When people speak, they aren’t just expressing their ideas; they are, even more, expressing their emotions. And it’s the emotions that they really want heard. So I stopped listening to the man’s words and tried to listen for the emotions.
Answer to the Picture Riddle Challenge: The Graduation Duck!
Atul Gawande, MD, MPH, is a globally recognized surgeon, writer, and public health leader. He has been a surgeon at Brigham and Women’s Hospital and a professor at Harvard T.H. Chan School of Public Health and Harvard Medical School for over 20 years. He has also been a staff writer for The New Yorker magazine since 1988, along with writing four New York Times best-sellers.
Dr. Jan Reichard-Brown is an Associate Professor of Biology and the Director of Health Care Studies at Susquehanna University. She enjoys helping and mentoring students in and out of the classroom, especially first-year students when she has the opportunity to teach Perspectives. For all her students she hopes she can make at least a small difference in their lives. You can catch her outside of the classroom at Dog Days with some of her very own pooches.
1. Are all lives equal? Or does a life devalue when a person does bad things?
2. Would you treat a prisoner? Is there a crime someone could commit where you would no longer be willing to treat them?
3. How is equality in medical care tied to fundamental human equality?
1. In groups, make a list of fundamental human rights that should never be revoked vs. privileges that are sacrificed when someone commits a crime.
2. Have students write about a situation they might encounter in their future career that will test their dedication to treating people equally (like the surgeon was threatened) and what they think the appropriate response is. Stress that sometimes, as the female surgeon did, the correct response might be to walk away.
The following essay published in The New Yorker magazine is the transcript of a commencement address delivered to the 2018 UCLA medical school class. You may be asking yourself, “Why would someone just starting their college career be interested in a speech given to graduating medical students?” That would be a good question and a demonstration of your own sense of curiosity. The journey upon which you are about to embark will provide you with many new and valuable experiences. You will experience a sense of curiosity and wonder in many different areas such as the arts, philosophy, science, technology, or any direction your interests take you. However, this essay asks you to extend your curiosity in a new way.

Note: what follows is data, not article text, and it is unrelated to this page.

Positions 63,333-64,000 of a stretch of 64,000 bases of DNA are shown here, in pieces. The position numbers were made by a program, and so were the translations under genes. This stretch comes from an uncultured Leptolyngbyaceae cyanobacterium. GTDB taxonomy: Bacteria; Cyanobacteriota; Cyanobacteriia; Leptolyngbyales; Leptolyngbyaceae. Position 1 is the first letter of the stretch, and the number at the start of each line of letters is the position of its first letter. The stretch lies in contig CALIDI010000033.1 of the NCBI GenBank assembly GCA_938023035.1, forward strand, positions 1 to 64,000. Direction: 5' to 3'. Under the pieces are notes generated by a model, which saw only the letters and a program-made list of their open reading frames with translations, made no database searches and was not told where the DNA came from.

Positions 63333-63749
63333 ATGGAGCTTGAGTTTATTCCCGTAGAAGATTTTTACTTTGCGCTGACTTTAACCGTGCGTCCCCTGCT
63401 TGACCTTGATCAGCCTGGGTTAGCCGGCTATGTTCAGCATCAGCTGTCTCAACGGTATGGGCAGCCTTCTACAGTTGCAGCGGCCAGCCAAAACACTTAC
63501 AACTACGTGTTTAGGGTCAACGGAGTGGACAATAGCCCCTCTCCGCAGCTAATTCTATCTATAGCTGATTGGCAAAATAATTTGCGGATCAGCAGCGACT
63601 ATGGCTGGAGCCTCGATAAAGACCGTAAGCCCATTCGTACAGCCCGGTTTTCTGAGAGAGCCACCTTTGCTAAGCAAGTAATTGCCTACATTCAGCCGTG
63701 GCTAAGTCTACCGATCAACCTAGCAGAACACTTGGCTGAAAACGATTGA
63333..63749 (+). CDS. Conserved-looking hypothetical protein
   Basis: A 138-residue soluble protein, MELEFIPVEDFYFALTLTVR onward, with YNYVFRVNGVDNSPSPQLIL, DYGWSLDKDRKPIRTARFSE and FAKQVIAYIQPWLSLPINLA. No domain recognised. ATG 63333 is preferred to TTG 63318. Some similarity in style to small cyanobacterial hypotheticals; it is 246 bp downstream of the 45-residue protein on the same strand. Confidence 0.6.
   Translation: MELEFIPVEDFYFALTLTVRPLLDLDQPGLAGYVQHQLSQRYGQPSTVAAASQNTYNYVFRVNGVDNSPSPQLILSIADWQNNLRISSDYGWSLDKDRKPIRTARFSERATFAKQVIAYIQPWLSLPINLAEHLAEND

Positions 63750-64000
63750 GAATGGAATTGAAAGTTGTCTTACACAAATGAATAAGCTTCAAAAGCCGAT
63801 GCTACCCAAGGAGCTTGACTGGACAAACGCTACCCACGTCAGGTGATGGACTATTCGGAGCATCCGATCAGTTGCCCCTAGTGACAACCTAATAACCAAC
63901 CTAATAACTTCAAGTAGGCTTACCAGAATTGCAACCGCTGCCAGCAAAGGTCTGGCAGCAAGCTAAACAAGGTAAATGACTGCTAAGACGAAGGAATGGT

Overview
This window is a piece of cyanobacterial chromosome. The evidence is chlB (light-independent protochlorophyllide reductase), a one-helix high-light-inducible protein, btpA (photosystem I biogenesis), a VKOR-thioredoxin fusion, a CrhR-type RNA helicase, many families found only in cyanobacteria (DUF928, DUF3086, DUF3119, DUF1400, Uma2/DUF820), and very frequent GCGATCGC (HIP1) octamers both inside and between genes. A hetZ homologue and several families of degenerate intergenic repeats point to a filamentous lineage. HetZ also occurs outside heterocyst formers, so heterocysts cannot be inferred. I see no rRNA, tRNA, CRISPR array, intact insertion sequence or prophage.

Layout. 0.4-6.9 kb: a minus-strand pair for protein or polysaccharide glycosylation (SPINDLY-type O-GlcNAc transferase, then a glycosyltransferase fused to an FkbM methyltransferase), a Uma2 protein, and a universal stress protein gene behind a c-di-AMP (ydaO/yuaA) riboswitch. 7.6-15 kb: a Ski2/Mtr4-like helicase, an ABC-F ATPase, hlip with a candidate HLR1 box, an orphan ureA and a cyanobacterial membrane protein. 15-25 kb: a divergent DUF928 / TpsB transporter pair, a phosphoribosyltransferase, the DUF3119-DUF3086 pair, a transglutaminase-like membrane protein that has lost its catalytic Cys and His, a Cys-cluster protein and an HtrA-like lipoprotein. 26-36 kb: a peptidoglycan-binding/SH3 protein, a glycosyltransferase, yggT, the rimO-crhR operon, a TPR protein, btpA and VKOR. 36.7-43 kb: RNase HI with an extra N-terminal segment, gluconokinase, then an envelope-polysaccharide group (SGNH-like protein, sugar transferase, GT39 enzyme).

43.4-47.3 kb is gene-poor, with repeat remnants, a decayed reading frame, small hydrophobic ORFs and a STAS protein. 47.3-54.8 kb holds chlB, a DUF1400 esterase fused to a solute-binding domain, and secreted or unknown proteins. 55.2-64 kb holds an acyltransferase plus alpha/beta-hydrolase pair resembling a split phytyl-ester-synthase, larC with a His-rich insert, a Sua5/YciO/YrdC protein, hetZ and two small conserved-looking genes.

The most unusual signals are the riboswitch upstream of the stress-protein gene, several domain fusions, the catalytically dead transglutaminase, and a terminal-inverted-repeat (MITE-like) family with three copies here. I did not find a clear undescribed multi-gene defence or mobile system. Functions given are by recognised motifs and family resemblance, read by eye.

The practice of medicine insists that physicians see all patients as equal. In theory this can be easily accomplished, but as the essay illustrates, in practice when treating actual living, breathing, talking, patients, it becomes difficult. How would you feel about treating that patient? The author urges you to take your sense of curiosity in a totally different direction. He wants you to use your curiosity to explore another person’s individual humanity, allowing you to understand why they are the person you meet today. As you read the selection ask yourself: Do I listen to more than just people’s words? As I meet new people at Susquehanna and later on my GO experience, how will I use my curiosity and become open to understanding their personal humanity?
Harvard Medical School Global Academy
Setting the Stage: Why Health Care Needs a Culture of Respect
As Don Berwick stated, “We are guests in our patients’ lives.” As such, we must act accordingly. This is demonstrated by listening to our patients, asking for their opinion, and recognizing the importance of incorporating their personal values and priorities into treatment decisions.